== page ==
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Yankees owners give Brian Cashman a blank check for Gerrit Cole

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ESPN’s Jeff Passan reports that the ownership of the New York Yankees have given general manager Brian Cashman approval to offer Gerrit Cole a record deal. Basically, he has a blank check to go get their man.

The question is whether money is enough.

Cole, as you may recall, was drafted by the Yankees in 2008 but chose go to college at UCLA. Sure, a lot of guys go to college in order to up their draft stock — and Cole was, in 2011, the first overall draft pick by the Pirates, so he accomplished that mission — but Cole was still a first round pick in 2008. Normally it’s later-round guys who go back to school after getting selected. Some in the New York press have suggested that part of his decision to go back to college was because he didn’t want to be in the Yankees’ organization.

I’m not sure about that — again, the chance to be the number one overall pick got Cole more cash — but there has been a lot of chatter that Cole, a native of Southern California, wants to return there on what will no doubt be a record deal for a starting pitcher. The Angels have been mentioned prominently as a suitor. Some think the Dodgers will come to the table before it’s said and done. It’d be something of a shock if, a year after giving Manny Machado a $300 million contract, San Diego ponied up the kind of money Cole is expected to command, but even the Padres seem to be going for it right now. It’s still early and there are still a lot of moving parts.

Either way, the Yankees’ big wallet and, apparently, their big willingness to go all-in for Cole, will no doubt set the tone here. Executives told Passan that the bidding for Cole figures to “reach well beyond $250 million-plus.”

The Yankees met with Cole on Tuesday. There is not yet an offer on the table. They tend to roll this stuff a bit slower than other teams. But they will likely be in the Gerrit Cole Sweepstakes until the very end.

MLBPA: MLB’s ‘demand for additional concessions was resoundingly rejected’

Rob Manfred and Tony Clark
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On Thursday evening, the Major League Baseball Players Association released a statement regarding ongoing negotiations between the owners and the union. The two sides continue to hash out details concerning a 2020 season. The owners want a shorter season, around 50 games. The union recently proposed a 114-game season that also offered the possibility of salary deferrals.

MLBPA executive director Tony Clark said that the union held a conference call that included the Executive Board and MLBPA player leaders. They “resoundingly rejected” the league’s “demand for additional concessions.”

The full statement:

In this time of unprecedented suffering at home and abroad, Players want nothing more than to get back to work and provide baseball fans with the game we all love. But we cannot do this alone.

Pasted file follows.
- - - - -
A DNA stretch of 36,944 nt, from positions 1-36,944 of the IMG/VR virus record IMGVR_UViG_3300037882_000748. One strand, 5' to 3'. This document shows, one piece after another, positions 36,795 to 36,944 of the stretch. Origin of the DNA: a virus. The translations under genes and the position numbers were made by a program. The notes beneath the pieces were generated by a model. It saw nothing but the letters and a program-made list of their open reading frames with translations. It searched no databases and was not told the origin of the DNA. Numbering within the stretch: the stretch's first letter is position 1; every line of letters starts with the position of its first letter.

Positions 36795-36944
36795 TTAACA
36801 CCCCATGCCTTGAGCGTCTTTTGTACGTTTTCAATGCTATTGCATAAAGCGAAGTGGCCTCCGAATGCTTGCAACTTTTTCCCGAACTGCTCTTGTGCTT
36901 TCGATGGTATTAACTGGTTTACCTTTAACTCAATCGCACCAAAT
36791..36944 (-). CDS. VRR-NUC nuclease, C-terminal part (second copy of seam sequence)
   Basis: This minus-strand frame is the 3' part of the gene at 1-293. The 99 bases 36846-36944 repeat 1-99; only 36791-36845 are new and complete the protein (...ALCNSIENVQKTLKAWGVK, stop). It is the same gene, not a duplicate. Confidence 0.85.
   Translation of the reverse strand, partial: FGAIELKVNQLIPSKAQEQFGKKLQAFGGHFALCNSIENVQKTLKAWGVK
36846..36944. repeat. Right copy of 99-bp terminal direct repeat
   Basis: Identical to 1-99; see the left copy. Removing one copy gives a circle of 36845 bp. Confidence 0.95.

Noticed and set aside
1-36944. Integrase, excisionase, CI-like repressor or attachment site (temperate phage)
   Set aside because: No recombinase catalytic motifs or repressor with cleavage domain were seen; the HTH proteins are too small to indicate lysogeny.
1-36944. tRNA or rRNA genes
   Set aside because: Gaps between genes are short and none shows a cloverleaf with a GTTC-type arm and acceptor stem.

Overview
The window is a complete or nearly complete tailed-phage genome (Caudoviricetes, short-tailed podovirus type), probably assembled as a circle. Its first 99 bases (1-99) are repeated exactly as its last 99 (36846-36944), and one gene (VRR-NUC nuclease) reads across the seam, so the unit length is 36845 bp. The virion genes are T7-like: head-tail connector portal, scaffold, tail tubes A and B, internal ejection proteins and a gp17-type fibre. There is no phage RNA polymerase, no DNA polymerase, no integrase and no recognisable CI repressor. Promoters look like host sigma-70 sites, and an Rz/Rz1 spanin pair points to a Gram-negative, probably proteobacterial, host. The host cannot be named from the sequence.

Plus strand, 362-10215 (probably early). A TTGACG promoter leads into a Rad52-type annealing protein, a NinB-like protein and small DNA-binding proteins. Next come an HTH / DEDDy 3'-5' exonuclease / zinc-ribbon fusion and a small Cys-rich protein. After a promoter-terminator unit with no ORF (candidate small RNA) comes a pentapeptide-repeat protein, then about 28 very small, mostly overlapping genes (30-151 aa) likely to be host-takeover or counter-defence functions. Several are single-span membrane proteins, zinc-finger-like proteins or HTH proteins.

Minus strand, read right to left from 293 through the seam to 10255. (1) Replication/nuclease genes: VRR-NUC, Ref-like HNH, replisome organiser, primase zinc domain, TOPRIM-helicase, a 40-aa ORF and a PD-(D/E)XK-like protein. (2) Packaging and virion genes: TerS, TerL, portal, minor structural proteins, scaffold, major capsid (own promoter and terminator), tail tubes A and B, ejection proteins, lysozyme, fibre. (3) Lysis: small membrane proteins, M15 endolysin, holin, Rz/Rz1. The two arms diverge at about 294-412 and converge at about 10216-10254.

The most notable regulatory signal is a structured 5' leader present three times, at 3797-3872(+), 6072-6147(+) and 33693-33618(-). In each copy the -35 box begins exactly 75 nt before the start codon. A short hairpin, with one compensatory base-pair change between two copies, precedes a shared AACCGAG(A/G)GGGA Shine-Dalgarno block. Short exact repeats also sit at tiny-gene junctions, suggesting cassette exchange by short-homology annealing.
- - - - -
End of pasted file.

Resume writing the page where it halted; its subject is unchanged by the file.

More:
Earlier this week, Major League Baseball communicated its intention to schedule a dramatically shortened 2020 season unless Players negotiate salary concessions. The concessions being sought are in addition to billions in Player salary reductions that have already been agreed upon.

This threat came in response to an Association proposal aimed at charting a path forward. Among other things, Players proposed more games, two years of expanded playoffs, salary deferrals in the event of a 2020 playoff cancellation, and the exploration of additional jewel events and broadcast enhancements aimed at creatively bringing our Players to the fans while simultaneously increasing the value of our product. Rather than engage, the league replied it will shorten the season unless Players agree to further salary reductions.

Earlier today we held a conference call of the Association’s Executive Board and several other MLBPA Player leaders. The overwhelming consensus of the Board is that Players are ready to report, ready to get back on the field, and they are willing to do so under unprecedented conditions that could affect the health and safety of not just themselves, but their families as well. The league’s demand for additional concessions was resoundingly rejected.

Important work remains to be done in order to safely resume the season. We stand ready to complete that work and look forward to getting back on the field.

As per the current agreement signed in March, if there is a 2020 season, players will be paid on a prorated basis. Thus, fewer games means the players get paid less and the owners save more. MLB has threatened to unilaterally set a 2020 season in motion if the two sides cannot come to terms. It should come as no surprise that the union has responded strongly on both fronts.

There have been varying reports in recent days over the confidence in a 2020 season happening. The MLBPA’s statement tonight doesn’t move the needle any; it simply affirms that the union remains steadfast in its goal to avoid a second significant cut in salaries.

As I see it, the ball is in the owners’ court. The owners can strongarm the players into a short season, saving money but significantly increasing the odds of a big fight in upcoming collective bargaining agreement negotiations. Or the owners can eat more of a financial loss, agreeing to a longer season than they feel is comfortable. The latter would have the double benefit of not damaging overall perception of the sport and would not disrupt labor peace going forward.

The MLBPA statement included a declaration that the players are “ready to report, ready to get back on the field, and they are willing to do so under unprecedented conditions.” If there is no 2020 season, we will have only the owners to blame, not the players.

Update: Cardinals pitcher Jack Flaherty, who has been quite vocal on social media about these negotiations, chimed in: